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Speaking to Express.co.uk, the Brexiteer MP for North Somerset said the Prime Minister was protecting “all eventualities” by putting forward the Internal Market Bill, as trade talks between the UK and EU crumble. The EU has made it clear it disapproves of the Bill because it overrides key elements of the deal relating to Northern Ireland.
But Mr Fox, who has passed the second round of the World Trade Organisation (WTO) Director-General selection, said: “I think it is very clear that there are a number of complexities in this with the Northern Ireland agreement and the Withdrawal Agreement.
“The government could want to assure they had all eventualities with the Bill.
“We will see how that progresses in the House of Commons and what measures the Government brings forward to deal with anxieties expressed in a number of clauses.”
European Commission President Ursula von der Leyen said last week trade talks were on the verge of collapse following Mr Johnson’s new legislation.
She said: “This Withdrawal Agreement took three years to negotiate and we worked relentlessly on it, line by line, word by word.
“And together we succeeded. And the result guarantees our citizens’ rights, financial interests, the integrity of the Single Market, and crucially the Good Friday Agreement.
“The EU and UK jointly agreed it was the best and only way for ensuring peace on the island of Ireland.
“We will never backtrack on that. This agreement has been ratified by this House and by the House of Commons.
“It cannot be unilaterally changed, disregarded or disapplied. This is a matter of law and trust and good faith.”
Mr Fox also added the Bill was unlikely to hinder the UK’s ability to seek deals with non-EU countries.
It comes as the UK started trade talks with Australia today.
Trade Secretary Liz Truss announced the talks will focus on financial services, data, digital services and food and drink.
Last week, the UK also signed a deal with Japan that will aim to boost trade between the two countries by about £15billion.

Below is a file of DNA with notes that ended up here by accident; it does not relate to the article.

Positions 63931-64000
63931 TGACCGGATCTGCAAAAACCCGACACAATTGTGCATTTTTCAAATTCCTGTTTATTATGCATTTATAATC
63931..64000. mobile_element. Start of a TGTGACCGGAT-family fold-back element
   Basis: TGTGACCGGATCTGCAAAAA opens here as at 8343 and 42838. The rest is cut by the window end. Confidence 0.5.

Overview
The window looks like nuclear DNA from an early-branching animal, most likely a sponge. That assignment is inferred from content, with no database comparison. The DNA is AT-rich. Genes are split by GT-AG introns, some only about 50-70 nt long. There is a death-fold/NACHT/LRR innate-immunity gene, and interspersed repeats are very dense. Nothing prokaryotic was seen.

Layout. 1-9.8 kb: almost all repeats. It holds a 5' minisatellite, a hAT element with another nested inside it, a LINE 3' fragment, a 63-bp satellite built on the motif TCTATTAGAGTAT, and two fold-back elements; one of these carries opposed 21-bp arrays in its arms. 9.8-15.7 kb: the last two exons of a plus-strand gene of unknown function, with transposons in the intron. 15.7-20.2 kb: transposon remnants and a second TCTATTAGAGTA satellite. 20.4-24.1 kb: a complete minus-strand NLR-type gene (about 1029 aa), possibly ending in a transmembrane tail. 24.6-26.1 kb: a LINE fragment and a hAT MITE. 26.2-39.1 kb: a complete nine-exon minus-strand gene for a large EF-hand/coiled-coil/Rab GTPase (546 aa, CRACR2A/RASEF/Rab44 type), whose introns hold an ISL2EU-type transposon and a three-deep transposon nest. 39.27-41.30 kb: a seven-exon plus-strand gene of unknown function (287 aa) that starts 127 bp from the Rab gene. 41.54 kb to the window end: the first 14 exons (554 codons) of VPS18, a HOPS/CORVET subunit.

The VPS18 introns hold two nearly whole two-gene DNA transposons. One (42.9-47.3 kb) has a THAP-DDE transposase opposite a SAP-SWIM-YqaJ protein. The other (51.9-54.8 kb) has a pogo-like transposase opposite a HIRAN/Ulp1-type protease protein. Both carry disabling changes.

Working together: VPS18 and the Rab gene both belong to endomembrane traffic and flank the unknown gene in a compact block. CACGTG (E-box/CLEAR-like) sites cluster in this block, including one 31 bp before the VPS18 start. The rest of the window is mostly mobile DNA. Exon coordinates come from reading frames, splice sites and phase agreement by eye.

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Mr Fox added how the WTO could benefit from a multi-lateral deal with Australia and the UK as well.
He told Express.co.uk: “All new free trade agreements are beneficial if they produce trade liberalisation, that is what we want to see.
“The WTO is a multi-lateral organisation and we will get most trade liberalisation when we can get it on a multi-lateral basis.
“Of course it is to be welcomed if you can get it from regional trade co-operations like the forthcoming Continental African pre-trade agreement or bilateral FTAs.”
He added the UK should also ensure it agrees an agreement with the EU that does not limit its chances of deals elsewhere.
Mr Fox said: “After the transition period, the UK will be free to proceed with free trade agreements with who we like.
“One of the elements that there is in the UK-EU discussion is not to have this concept of dynamic alignment where the EU can dictate to the UK what its future regulatory structure would look like and which might in some circumstances limit the UK.
“I think the best way forward is for the UK and the EU to reach an agreement that allows the UK to be free to reach those trade agreements in the same way the EU is able to do.”
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